194. And the name of the city of My God, the New Jerusalem signifies that the doctrine of the New Church shall be written in their hearts. By "the New Jerusalem" is signified the New Church, and by the same, when it is called "city," is signified the New Church as to doctrine; therefore by "writing upon him the name of the city of My God, the New Jerusalem," is signified that the doctrine of the New Church will be written in their hearts. That by "Jerusalem" is signified the church, and by it as a city, the church as to doctrine, may be seen below (n. 880, 881). A city signifies doctrine, because "land," and in particular "the land of Canaan," signifies the church in the aggregate, and thence by the inheritances into which the land of Canaan was divided, are signified the various things of the church, and, by the cities in them, doctrinals. It is from this that the angels understand nothing else by cities when they are named in the Word; which has also been testified to me by much experience. Similar is the signification of mountains, hills, valleys, fountains, rivers, all which signify such things as are of the church.
 That "cities" signify doctrinals, may in some measure appear from the following passages:
The land shall be emptied, the land shall be confounded, the land shall be profaned, the empty city shall be broken, the remnant in the city is a waste, and the gate shall be beaten down even to devastation (Isa. 24:3-4, 10, 12).
The lion has come up from the thicket, to reduce the land to a waste; thy cities shall be destroyed; I saw Carmel a wilderness, and her cities desolate: the land shall mourn; the whole city shall flee, being deserted (Jer. 4:7, 26-29).
"The land" here is the church, and "the city" is its doctrine. Thus is described the devastation of the church by the falsities of doctrine.
The waster shall come upon every city, and no city shall escape, and the valley shall perish, and the plain be destroyed (Jer. 48:8).
In like manner:
Behold, I have made thee a fortified city against the whole land (Jer. 1:18).
This was said to the prophet, because by "a prophet" the doctrine of the church is signified (n. 8).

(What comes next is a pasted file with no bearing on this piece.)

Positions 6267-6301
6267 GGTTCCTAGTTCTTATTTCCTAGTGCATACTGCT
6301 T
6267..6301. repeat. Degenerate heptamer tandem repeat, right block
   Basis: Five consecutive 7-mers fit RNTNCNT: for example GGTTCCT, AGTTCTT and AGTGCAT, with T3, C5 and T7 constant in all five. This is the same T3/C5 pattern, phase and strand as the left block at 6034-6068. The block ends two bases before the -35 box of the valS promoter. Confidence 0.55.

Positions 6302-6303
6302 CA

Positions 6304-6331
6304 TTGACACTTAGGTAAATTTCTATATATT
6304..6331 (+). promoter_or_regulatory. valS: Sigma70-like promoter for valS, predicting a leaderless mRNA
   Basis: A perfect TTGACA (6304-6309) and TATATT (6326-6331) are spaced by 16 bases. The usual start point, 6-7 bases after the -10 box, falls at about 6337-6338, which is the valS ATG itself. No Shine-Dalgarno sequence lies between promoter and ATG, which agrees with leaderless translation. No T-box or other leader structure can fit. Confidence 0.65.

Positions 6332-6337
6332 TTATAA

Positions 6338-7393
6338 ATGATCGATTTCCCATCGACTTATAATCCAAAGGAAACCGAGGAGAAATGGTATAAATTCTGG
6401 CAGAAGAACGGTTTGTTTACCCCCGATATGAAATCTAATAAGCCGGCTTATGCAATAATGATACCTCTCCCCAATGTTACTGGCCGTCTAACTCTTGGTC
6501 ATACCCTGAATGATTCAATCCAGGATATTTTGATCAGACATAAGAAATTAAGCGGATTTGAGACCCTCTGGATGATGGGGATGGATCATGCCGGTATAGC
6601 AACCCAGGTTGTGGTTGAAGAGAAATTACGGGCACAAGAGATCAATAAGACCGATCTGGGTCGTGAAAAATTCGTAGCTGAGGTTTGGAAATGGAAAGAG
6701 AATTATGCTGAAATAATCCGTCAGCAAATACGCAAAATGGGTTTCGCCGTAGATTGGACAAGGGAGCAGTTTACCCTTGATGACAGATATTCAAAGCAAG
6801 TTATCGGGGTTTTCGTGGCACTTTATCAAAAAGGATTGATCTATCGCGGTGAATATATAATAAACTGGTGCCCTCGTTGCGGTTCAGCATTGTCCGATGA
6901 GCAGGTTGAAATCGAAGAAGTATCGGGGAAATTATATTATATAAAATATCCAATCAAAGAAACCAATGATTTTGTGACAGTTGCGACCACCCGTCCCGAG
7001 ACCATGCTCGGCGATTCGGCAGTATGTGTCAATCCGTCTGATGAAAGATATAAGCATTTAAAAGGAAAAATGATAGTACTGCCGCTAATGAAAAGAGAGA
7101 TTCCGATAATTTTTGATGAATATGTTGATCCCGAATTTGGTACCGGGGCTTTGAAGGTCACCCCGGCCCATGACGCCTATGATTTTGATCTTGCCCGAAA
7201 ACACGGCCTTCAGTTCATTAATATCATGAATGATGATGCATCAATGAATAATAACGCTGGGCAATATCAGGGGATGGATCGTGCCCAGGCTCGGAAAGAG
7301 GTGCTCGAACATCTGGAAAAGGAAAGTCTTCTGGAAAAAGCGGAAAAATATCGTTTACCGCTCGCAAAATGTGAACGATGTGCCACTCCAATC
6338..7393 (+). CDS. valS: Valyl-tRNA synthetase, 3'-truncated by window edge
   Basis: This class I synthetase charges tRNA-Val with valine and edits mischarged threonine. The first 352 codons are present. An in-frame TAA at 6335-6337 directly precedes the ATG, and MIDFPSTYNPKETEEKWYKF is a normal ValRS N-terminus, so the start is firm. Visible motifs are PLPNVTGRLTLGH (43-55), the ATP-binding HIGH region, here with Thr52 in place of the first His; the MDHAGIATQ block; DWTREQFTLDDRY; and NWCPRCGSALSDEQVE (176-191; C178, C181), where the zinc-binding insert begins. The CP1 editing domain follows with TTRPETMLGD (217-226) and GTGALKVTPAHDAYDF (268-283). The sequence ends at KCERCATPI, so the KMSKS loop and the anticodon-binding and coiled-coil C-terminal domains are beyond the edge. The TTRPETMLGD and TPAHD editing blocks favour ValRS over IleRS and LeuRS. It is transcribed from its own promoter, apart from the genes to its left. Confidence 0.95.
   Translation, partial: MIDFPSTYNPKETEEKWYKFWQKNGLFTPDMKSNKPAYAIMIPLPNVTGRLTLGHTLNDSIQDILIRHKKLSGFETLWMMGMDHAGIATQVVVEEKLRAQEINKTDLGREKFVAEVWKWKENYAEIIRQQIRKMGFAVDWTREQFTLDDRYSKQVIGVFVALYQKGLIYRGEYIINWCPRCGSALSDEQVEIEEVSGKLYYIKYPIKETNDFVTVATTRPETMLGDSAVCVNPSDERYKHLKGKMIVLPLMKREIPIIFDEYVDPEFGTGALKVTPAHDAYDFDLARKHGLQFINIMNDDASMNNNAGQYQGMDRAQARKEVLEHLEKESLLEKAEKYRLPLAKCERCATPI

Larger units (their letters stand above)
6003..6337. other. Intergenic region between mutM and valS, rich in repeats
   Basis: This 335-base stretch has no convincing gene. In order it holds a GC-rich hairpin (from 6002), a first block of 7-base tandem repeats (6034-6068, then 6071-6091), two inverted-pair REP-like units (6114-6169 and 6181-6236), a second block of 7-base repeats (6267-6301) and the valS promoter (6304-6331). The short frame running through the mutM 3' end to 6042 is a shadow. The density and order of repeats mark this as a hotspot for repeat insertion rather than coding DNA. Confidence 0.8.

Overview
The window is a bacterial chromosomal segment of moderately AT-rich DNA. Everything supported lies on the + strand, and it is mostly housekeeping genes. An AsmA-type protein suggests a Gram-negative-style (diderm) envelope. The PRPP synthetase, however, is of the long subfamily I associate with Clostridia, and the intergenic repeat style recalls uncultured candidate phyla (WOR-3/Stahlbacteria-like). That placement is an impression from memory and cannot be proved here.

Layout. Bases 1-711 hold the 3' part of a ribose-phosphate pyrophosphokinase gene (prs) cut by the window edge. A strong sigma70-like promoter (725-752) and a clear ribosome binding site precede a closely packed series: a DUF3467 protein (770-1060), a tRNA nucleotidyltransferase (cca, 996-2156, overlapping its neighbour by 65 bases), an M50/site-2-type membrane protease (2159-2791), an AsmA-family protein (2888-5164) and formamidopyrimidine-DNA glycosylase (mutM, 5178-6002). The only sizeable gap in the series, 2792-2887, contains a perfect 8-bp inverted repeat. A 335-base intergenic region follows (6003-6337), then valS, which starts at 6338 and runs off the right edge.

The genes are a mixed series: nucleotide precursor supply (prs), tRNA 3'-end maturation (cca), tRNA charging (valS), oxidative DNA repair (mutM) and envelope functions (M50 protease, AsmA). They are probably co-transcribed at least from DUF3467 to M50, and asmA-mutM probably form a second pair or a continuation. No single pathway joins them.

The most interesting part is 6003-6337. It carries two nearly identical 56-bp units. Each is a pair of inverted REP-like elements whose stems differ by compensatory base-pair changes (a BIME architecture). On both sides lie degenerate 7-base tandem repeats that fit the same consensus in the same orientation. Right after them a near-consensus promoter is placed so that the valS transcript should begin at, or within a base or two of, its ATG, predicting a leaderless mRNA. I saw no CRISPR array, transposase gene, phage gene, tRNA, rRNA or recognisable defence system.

In that day it shall be sung in the land of Judah, We have a strong city; salvation will He put for walls, and bulwarks (Isa. 26:1).
The great city was divided into three parts, and the cities of the nations fell (Rev. 16:19).
The prophet saw upon a high mountain the structure of a city to the south, and an angel measured the wall, the gates, the chambers, the porch of the gate; and the name of the city was Jehovah there (Ezek. 40:1 seq.).
A river, whose streams made glad the city of God (Ps. 46:4).
I will confound Egypt with Egypt, that city may fight against city, and kingdom against kingdom (Isa. 19:2).
Every kingdom divided against itself is desolated, and every city divided against itself shall not stand (Matt. 12:25).
In these places by cities, in the spiritual sense, are meant doctrines; as also in Isa. 6:11; 14:12, 17, 21; 19:18, 19; 25:1-3; 33:8, 9; 54:3; 64:10; Jer. 7:17, 34; 13:18, 19; 32:42, 44; 33:4; Zeph. 3:6; Ps. 48:2; 55:9; 107:4, 7; Matt. 5:14, 15, and elsewhere.
 From the signification of "city" it may appear what is meant by cities in this parable of the Lord:
A nobleman going away to receive for himself a kingdom, gave his servants pounds to trade with: when he returned, he called the servants: the first approached, saying, Thy pound hath gained ten pounds; to whom he said, Good servant, thou shalt have authority over ten cities; and the second came, saying, Thy pound hath gained five pounds; to whom he said, Be thou over five cities (Luke 19:12-19).
By "cities" here, also, doctrinals or truths of doctrine are signified, and by "being over them" is meant to be intelligent and wise, thus to give "authority over them" is to give intelligence and wisdom; "ten" signifies much, and "five" something; that by "trading" and "gaining" is meant to acquire intelligence by the exercise of one's faculties, is evident.
 That "the holy city Jerusalem" signifies the doctrine of the New Church, is plainly manifest from the description of it (Rev. 21); for it is described as to its dimensions, also as to the gates, and as to the wall, and its foundations, which, when Jerusalem signifies the church, cannot signify any other than things belonging to its doctrines. The church is a church from no other source. Since by "the city of Jerusalem" is meant the church as to doctrine, therefore it is called "the city of truth" (Zech. 8:3-4), and in many places "the holy city," and this because holy is predicated of truths from the Lord (n. 173).